It is a counterattack one might have expected from plastics bag manufacturers themselves. But it is not the plastics industry that has asked the Federal Trade Commission to stop Whole Foods Market Inc. from making false claims regarding the environmental superiority of paper bags to plastic bags, but an environmental group based in Sacramento, Calif. In a letter to FTC dated April 9, Steve Hamilton, president of the Environmental Affairs Council, argues that Whole Food "lacks credible and objective scientific evidence demonstrating that . . . plastic bags are more harmful to the environment than the use of paper bags." Whole Food has said that it will stop distributing plastic carryout bags April 22 in favor of paper bags to "help protect the environment and conserve resources,"-- an assertion that Hamilton calls "feel good environmentalism at its worst." "This paper vs. plastics debate is a serious, complicated and unsettled scientific issue undeserving of such simple and deceptive treatment," said the letter, written by Hamilton, who formerly worked for several environmental and energy organizations including the South Coast Air Quality Management District Office. "Whole Foods' false and unsubstantiated anti-plastics publicity stunt is yet another example of a purportedly environmentally friendly corporation greenwashing the general public," said the letter. "Contrary to the message behind Whole Foods' marketing scheme, credible and objective scientific evidence establishes that plastic bags generally cause less adverse environmental impact than paper bags," said the letter. EAC pointed to an Environmental Protection Agency report, often cited by industry, which says that 40 per cent less energy is needed to produce plastic grocery bags and that their production generates 80 percent less solid waste. The letter also cited additional data in that same study that production of paper bags produce 70 percent more air and 50 times more water pollutants that the manufacture of plastic bags and that it takes 91 percent less energy to recycle a pound of plastic than it takes to recycle a pound of paper. The letter also cited data from other scientific studies that show plastic bags produce less greenhouse gas and consumer far less water in manufacturing. In addition, because paper bags are ten times heavier than a plastic bag of equivalent size, EAC said that that means the use of "more packaging, which leads to less efficient transport and greater energy costs and emissions. Such secondary environmental impact cannot be discounted in determining whether Whole Foods has misled consumers." The letter to EAC also said that Whole Foods' falsely asserts that its paper grocery bags are made from 100 recycled paper and contains 100 percent recycled fiber from post-consumer and post-industrial waste. Only 40 percent of the content of the paper bags comes from post-consumer fibers, according to Duro Bag Manufacturing Co., which makes the paper bags for Whole Foods. The rest comes from post-industrial fibers, according to the EAC letter. Neither Duro not Whole Foods has not responded to the charges in EAC's letter to FTC. EAC has asked FTC to order Whole Foods to detract its unsubstantiated and derogatory statements regarding plastic bags, to stop falsely representing the recycled content of its paper bags and to prohibit the grocery chain from providing misleading information regarding the environmental benefit of its shopping bags. We don't know if FTC will take up EAC's complaint. But its very existence seems to open up the door for similar counterattacks in other cities when anti plastic bag legislation or initiatives based on environmental claims arise.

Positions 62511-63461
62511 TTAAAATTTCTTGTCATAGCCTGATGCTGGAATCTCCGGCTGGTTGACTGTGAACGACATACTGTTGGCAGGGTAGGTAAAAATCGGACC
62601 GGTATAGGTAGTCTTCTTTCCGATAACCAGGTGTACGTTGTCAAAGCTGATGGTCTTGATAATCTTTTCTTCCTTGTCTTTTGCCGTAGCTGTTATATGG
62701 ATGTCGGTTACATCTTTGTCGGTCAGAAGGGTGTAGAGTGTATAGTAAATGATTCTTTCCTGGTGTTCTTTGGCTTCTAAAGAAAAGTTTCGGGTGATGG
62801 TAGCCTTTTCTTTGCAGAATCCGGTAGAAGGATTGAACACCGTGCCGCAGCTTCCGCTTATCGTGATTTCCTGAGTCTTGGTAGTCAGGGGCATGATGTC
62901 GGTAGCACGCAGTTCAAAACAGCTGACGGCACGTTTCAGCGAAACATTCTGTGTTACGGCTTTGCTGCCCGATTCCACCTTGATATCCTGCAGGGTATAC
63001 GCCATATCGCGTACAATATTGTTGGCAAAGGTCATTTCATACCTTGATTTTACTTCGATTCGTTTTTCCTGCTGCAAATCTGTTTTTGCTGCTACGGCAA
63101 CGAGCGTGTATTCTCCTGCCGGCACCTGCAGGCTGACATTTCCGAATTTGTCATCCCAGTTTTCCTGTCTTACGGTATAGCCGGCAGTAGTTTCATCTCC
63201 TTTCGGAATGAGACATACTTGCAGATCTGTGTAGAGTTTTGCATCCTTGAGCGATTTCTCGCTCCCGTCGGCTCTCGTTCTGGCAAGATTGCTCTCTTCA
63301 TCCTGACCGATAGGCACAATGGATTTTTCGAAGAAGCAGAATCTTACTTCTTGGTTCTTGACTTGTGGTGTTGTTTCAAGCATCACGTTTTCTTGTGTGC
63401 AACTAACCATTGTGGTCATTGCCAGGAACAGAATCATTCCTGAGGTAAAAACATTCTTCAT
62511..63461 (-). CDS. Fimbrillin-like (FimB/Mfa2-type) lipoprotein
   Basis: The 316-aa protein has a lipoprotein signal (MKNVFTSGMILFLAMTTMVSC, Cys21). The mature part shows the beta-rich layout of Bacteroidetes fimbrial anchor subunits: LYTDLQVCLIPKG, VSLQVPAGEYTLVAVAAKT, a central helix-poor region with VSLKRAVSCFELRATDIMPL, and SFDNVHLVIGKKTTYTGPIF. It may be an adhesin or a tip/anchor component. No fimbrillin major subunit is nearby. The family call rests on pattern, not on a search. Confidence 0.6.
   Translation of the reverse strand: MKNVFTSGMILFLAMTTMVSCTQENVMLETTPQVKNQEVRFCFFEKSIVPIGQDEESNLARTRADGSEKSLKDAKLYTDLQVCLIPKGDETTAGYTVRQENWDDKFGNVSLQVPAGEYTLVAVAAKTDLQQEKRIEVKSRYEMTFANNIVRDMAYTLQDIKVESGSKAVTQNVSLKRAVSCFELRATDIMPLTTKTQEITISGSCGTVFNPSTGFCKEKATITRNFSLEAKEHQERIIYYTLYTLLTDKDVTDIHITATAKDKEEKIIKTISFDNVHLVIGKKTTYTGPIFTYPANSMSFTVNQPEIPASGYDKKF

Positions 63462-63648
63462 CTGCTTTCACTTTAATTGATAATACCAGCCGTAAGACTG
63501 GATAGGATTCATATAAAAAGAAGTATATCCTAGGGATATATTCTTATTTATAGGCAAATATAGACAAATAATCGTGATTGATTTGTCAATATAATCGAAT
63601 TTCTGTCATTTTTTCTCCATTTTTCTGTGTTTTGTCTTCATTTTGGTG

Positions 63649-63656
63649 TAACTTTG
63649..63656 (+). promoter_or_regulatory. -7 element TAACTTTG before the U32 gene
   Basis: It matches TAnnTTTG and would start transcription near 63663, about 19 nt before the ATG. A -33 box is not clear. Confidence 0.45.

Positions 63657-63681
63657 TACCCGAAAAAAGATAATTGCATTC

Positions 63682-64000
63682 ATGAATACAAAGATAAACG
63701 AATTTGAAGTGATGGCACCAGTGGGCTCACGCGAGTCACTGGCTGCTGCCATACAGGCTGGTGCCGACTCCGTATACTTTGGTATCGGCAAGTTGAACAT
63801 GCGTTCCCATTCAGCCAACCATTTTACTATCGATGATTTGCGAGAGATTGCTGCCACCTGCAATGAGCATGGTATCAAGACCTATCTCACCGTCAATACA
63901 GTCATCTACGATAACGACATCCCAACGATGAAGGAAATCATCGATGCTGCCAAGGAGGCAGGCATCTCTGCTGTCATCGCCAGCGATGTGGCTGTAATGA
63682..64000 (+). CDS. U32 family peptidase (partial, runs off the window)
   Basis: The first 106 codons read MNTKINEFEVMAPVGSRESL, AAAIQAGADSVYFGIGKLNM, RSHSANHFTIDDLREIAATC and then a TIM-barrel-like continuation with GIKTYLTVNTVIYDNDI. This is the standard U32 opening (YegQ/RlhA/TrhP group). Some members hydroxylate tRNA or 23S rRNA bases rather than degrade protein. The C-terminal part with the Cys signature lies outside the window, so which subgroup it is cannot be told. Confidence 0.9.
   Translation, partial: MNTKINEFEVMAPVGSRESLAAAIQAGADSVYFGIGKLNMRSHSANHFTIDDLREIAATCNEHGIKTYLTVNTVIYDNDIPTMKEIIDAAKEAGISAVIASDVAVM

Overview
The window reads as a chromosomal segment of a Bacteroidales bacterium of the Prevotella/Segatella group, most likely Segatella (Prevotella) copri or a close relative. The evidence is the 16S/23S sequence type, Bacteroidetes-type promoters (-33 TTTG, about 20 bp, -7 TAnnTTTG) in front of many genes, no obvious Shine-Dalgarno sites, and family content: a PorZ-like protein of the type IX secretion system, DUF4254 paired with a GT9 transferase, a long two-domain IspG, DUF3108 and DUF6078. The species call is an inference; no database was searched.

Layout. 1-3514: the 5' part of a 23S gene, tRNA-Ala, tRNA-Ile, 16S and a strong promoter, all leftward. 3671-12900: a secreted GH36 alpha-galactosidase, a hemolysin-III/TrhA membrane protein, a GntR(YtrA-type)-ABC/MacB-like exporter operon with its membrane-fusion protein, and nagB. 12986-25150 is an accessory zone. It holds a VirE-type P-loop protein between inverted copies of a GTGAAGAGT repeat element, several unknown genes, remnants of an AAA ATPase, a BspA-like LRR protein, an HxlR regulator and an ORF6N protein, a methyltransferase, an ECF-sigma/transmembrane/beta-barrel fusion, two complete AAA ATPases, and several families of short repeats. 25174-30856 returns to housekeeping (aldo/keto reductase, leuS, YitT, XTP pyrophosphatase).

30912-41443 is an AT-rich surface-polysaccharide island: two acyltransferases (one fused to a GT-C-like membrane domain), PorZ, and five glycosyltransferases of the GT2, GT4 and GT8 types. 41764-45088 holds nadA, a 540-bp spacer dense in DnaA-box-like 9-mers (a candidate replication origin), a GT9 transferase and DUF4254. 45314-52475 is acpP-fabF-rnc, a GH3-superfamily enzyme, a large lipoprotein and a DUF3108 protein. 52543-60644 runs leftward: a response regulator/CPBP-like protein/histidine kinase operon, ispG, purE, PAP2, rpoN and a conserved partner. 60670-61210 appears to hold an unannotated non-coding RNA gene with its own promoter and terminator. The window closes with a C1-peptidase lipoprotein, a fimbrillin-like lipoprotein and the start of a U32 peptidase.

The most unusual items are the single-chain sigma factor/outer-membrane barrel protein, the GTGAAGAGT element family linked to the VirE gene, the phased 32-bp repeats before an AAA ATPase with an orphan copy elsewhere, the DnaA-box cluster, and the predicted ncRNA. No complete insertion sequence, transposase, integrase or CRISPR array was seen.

Proof that plastic bags are greener than paper?
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